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Kavanaugh accuser Christine Blasey Ford now thinking of testifying — with conditions for her safety

The research psychologist has been receiving death threats since she came forward, and has fled her home as a result.

Christine Blasey Ford is now preparing to testify before the Senate Judiciary Committee next week, according to a New York Times report Thursday. But she’s asking the senators to abide by conditions that will ensure her safety. Previously, it wasn’t clear whether Ford would come before the panel to detail her sexual assault allegations regarding the Supreme Court nominee, which were first made public Sunday by the Washington Post. Ford’s lawyers had requested a full FBI investigation before she would agree to testify, and Democrats had accused the panel of unnecessarily rushing Ford through the proceedings. Republicans had asked that she testify on Monday or, they warned, they’d move forward with the confirmation process without hearing from her directly. Kavanaugh has denied the allegations against him and has said he’d be willing to testify before the committee. Republicans have also offered Ford the option of testifying in a closed-door session, or they could send staff to interview her in California, where she lives. Ford’s attorneys said she still holds a “strong preference” for a full investigation, according to an email obtained by the New York Times. And she doesn’t want to testify on Monday. But Debra Katz, her lawyer, said she’s willing to set conditions with the Senate Judiciary Committee in an effort to testify. Ford, a research psychologist at a California university, has been receiving death threats since she came forward, and has fled her home as a result.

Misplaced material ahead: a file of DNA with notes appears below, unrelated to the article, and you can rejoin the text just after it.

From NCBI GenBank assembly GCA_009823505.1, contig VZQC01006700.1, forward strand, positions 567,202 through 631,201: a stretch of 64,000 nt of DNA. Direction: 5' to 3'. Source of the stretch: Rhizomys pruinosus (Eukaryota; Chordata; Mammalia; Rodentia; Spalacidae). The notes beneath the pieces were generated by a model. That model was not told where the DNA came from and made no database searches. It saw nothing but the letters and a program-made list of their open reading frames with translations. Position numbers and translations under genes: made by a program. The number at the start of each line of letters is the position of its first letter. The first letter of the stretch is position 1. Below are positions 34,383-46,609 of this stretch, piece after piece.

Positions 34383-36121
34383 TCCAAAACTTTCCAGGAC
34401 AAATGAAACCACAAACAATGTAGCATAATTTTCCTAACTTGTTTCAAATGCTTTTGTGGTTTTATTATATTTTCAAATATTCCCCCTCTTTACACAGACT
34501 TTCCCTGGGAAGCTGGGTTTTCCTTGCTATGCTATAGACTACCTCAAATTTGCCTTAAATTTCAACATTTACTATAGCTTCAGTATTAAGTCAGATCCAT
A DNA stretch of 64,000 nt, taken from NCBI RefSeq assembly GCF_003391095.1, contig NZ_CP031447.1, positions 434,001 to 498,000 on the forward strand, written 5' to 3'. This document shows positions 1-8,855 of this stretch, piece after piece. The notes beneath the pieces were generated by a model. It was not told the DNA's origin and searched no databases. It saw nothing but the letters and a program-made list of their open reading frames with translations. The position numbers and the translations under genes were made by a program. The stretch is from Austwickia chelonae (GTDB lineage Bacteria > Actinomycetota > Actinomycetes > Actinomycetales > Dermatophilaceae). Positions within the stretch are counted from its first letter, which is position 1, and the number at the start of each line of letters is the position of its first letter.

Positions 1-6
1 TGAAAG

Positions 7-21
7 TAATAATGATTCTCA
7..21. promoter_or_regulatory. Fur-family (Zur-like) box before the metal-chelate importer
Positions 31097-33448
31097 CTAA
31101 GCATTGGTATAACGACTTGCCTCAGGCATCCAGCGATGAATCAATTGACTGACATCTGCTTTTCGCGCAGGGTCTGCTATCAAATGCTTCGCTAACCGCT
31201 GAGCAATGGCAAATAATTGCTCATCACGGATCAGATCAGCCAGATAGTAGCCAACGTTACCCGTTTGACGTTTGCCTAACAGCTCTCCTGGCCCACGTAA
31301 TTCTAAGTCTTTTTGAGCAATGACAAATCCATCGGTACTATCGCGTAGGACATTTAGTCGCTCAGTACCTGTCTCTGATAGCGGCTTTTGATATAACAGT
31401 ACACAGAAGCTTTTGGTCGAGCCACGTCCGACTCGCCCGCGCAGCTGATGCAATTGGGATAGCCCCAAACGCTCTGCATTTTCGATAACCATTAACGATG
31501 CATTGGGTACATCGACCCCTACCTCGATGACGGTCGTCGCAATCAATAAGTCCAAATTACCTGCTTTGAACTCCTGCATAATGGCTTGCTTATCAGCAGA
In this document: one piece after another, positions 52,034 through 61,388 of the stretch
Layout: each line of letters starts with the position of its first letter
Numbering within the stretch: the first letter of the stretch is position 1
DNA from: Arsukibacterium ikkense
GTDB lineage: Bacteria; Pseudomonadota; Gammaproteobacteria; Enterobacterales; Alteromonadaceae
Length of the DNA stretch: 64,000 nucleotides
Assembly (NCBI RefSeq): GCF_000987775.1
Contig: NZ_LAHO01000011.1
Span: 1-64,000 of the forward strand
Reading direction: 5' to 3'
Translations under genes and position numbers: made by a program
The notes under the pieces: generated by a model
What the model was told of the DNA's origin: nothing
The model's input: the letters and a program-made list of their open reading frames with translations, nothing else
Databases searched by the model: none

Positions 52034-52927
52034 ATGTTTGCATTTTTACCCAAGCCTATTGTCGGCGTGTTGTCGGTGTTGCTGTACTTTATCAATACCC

She alleged Kavanaugh, then 17, pinned her to a bed, groped her and attempted to take off her clothing during a party when they were both teens in the early 1980s. He covered her mouth to muffle her screams, she said, and she feared he might accidentally kill her. A friend of his in the room at the time jumped on both of them, and she was able to get away.

Sen. Dianne Feinstein, the top Democrat on the Judiciary committee, was first made aware of Ford’s allegations in July, but Ford was apparently not yet ready to make her name public at that time. Republicans say they didn’t learn of the accusations until the Washington Post report.

There's a lot on the line: Kavanaugh’s appointment would swing the nation’s highest court decidedly to the right. He’d be the second conservative justice appointed under President Donald Trump since he took office 19 months ago.

Cover: Senate Judiciary Committee Chairman Chuck Grassley, R-Iowa, left, accompanied by Sen. Dianne Feinstein, D-Calif., the ranking member, center, speaks with Sen. Patrick Leahy, D-Vt., right, during a Senate Judiciary Committee markup meeting on Capitol Hill, Thursday, Sept. 13, 2018, in Washington..(AP Photo/Andrew Harnik)